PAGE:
Small Changes Make Big Difference for Dinghy Docks

            The July 31 Mattapoisett Marine Advisory Board meeting might have been a brief one, but the new business agenda line item is already making a big difference to boaters.

            Opening the meeting a bit belatedly due to technical difficulties with the remote meeting platform, Chairman Carlos DeSousa displayed a graphic for those in attendance. The graphic outlined the addition of new dinghy-dock spaces by adding peninsulas and relocating the Fire Boat. “It’s made quite a bit of difference already,” he said.

            The need for additional dinghy spaces has long been a problem facing the seaside boating community. Long waiting lists were eliminated over the last three years for moorings, but the associated space needed for dinghies to tie-up at the town wharf has grown.

            The new peninsulas are 20 feet by 60 feet, DeSousa said, and once fully installed will also add spaces for transients to tie up. While discussing this matter, member Brad Smith said the length of line used to secure a dinghy to a dock should be a similar to help avoid entanglement of lines. But all agreed setting such a standard would be difficult.

            Harbormaster Jamie MacIntosh was not able to attend the meeting due to his participation in a mutual effort to provide aid to a boat off Woods Hole that was taking on water. “When we got there the Coast Guard was on the scene,” he said in a follow-up.

            Regarding the dinghy spaces he’s been installing, MacIntosh said, “We are working within the Army Corps permit to maximize space.” He said the goal is not only to add spaces but to alleviate congestion. “We still have to make sure there’s enough water for boats to move around.”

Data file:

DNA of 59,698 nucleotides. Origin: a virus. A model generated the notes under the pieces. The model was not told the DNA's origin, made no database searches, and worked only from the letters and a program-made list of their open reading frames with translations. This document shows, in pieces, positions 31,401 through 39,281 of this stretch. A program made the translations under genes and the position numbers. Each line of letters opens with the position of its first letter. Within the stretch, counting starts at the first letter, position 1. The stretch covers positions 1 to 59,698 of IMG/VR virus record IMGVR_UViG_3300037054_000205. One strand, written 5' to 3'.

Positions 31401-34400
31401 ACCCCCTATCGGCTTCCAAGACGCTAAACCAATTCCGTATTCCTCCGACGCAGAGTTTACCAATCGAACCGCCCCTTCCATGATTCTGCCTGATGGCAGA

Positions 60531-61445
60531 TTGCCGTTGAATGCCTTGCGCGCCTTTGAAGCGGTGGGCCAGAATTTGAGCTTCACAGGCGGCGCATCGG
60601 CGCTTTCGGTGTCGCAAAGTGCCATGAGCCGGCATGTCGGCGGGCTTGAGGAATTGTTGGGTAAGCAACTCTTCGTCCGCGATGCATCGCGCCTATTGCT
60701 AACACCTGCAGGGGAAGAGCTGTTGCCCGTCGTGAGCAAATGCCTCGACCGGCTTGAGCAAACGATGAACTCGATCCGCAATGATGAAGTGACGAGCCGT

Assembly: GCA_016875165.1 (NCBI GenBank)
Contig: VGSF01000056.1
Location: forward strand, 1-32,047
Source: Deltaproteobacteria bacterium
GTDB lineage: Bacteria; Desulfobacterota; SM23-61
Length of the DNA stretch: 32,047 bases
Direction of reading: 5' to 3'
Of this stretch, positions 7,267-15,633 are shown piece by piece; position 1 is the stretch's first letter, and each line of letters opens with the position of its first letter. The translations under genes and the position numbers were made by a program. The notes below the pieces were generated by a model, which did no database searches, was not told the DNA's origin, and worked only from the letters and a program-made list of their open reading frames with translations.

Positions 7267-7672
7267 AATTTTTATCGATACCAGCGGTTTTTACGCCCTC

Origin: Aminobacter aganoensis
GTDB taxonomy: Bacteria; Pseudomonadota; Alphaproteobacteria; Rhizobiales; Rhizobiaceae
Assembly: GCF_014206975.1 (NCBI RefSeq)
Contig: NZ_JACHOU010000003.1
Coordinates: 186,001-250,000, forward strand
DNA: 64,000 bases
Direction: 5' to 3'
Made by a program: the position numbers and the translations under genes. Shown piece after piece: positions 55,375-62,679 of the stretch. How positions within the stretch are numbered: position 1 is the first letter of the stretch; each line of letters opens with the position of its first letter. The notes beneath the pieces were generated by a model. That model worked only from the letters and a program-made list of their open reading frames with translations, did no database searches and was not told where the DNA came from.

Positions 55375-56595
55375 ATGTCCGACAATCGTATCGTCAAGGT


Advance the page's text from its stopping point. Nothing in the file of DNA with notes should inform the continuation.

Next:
The wharf at Shipyard Park isn’t the only location where additional dinghy spaces will be added. “We are still looking at the Barstow dock, it’s still in the framework,” said MacIntosh. “One of the biggest challenges for boaters is to get out of their boats safely.”

            In other business, DeSousa shared an email he received from Weston “Van” Cantor, who alerted the board that motorboats were still racing through the designated recreation area. He acknowledged that, while the Harbormaster couldn’t catch all violators, such episodes were still taking place. Board members agreed that patrols had increased and that they believed those efforts were paying off. DeSousa added that new channel markers were already on maritime charts. The Harbormaster will be advised of Cantor’s continued concerns.

            Last item to be discussed was the possible confusion boaters have over the necessity to register their boats. “It’s just like owning a car,” MacIntosh told The Wanderer. “You have to register your boat if it has a motor.” That registration is required by the town for boaters seeking to obtain a mooring.

            The next meeting of the Mattapoisett Marine Advisory Board is scheduled for Thursday, August 27, at 7:00 pm; meeting details will be available at

Mattapoisett Marine Advisory Board

By Marilou Newell

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